31 July, 2019Power cuts of up to 18 hours are common in Zimbabwe as the country goes through another economic crisis. Corruption and looting are rife at state-owned companies like the Zimbabwe Electricity Supply Authority (ZESA), as revealed by the country’s auditor general report for 2018.
The level of corruption is so high that services have been crippled. In the few factories that remain open, thousands of jobs are being lost as there is no power to run machinery and equipment. The power utility is also unable to service its over US $20 million debt to South Africa’s Eskom, which has been supplying the country with power.
The Zimbabwe Energy Workers Union (ZEWU), affiliated to IndustriALL Global Union, says corruption has been going on for many years. Said Martin Chikuni, general secretary of ZEWU:
“The corruption can be traced to the time when the power utility was broken into five so-called strategic business units. The semi-autonomous entities, ZESA Holdings, Zimbabwe Electricity Transmission and Distribution Company, Zimbabwe Power Company, Powertel and ZESA Enterprises seem to have been created to syphon money from the power utility.”
For instance, millions of dollars were spent on unsuitable meters imported from India and money was paid to companies that never delivered. Equipment at the power stations is old and not regularly maintained.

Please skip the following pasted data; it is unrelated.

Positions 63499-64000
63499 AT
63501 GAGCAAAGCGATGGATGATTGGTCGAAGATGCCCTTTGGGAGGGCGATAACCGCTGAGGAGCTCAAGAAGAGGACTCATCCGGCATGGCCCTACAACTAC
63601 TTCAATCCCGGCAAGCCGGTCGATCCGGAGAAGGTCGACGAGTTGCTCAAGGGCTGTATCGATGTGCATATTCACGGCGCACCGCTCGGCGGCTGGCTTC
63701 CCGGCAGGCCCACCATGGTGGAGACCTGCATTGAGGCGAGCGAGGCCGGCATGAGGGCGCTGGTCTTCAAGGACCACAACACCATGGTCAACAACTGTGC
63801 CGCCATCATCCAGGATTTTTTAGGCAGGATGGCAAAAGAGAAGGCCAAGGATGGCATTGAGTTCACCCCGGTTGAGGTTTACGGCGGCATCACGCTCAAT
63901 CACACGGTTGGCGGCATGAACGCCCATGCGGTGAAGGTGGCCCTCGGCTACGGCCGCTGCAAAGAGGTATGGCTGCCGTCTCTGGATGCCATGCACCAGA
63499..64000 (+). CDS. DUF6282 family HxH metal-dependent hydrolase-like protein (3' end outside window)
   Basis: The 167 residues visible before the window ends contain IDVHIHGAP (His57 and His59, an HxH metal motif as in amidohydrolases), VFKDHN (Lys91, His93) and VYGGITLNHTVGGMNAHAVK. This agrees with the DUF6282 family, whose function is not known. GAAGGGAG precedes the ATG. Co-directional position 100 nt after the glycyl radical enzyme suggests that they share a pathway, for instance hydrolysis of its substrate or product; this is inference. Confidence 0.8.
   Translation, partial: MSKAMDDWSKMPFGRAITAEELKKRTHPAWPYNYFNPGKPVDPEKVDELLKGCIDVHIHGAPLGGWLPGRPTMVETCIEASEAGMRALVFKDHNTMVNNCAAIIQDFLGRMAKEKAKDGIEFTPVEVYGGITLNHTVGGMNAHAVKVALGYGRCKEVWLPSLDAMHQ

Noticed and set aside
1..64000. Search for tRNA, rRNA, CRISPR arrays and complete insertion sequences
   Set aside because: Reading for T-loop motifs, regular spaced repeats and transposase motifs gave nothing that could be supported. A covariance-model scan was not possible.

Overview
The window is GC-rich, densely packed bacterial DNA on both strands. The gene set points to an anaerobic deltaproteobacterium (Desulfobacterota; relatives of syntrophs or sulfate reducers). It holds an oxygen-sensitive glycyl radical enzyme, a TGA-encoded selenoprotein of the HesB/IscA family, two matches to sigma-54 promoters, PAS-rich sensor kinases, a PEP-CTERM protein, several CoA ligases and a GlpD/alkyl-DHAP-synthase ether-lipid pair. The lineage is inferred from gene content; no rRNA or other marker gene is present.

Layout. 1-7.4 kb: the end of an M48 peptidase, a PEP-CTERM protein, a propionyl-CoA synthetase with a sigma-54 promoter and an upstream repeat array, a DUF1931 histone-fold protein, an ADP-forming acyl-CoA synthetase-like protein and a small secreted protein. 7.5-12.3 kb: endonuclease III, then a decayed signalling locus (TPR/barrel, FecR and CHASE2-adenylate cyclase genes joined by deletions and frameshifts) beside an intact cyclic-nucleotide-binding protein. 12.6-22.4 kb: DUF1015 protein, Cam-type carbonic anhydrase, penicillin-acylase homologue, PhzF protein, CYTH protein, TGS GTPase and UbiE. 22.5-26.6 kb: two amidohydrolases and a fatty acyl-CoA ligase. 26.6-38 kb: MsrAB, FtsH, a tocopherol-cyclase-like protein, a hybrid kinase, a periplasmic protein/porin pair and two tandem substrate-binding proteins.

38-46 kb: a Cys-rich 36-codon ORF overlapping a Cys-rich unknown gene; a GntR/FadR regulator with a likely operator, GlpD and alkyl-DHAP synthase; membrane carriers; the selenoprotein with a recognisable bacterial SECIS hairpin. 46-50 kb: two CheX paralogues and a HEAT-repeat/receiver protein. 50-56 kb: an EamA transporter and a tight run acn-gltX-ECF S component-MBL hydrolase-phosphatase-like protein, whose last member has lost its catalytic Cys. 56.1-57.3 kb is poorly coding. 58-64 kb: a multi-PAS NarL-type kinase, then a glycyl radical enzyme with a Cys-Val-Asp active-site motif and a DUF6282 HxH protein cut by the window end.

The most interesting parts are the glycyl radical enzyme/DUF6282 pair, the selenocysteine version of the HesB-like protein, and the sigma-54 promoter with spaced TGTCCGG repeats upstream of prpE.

According to ZEWU, the management at ZESA has neither experience nor expertise on energy issues and failed to plan for the expansion of power production. Further, executives are overpaid, and funds meant for operations diverted to other issues. ZEWU argues that the five entities should be brought back into one. With no research done on renewable energy, the country continues to rely on hydro and thermal energy sources, says the union.
The power utility also ignores collective bargaining agreements it signed with unions and is being challenged for unfair labour practices in the courts. The utility is losing workers with critical skills because of the violations of workers’ rights and failure to pay living wages.
Paule-France Ndessomin, IndustriALL regional secretary for Sub Saharan Africa said:
“It is shocking that power cuts can last for more than 18 hours. We call upon the Ministry of Energy and Power Development to find solutions to deal with the energy crisis in Zimbabwe, and for ZESA to respect the collective agreements and workers’ rights.”
ZEWU is part of the Sub Saharan Africa Energy Network, which is campaigning for sustainable energy that includes energy mix and Just Transition policies. The network is made up of 17 IndustriALL affiliates from 13 countries.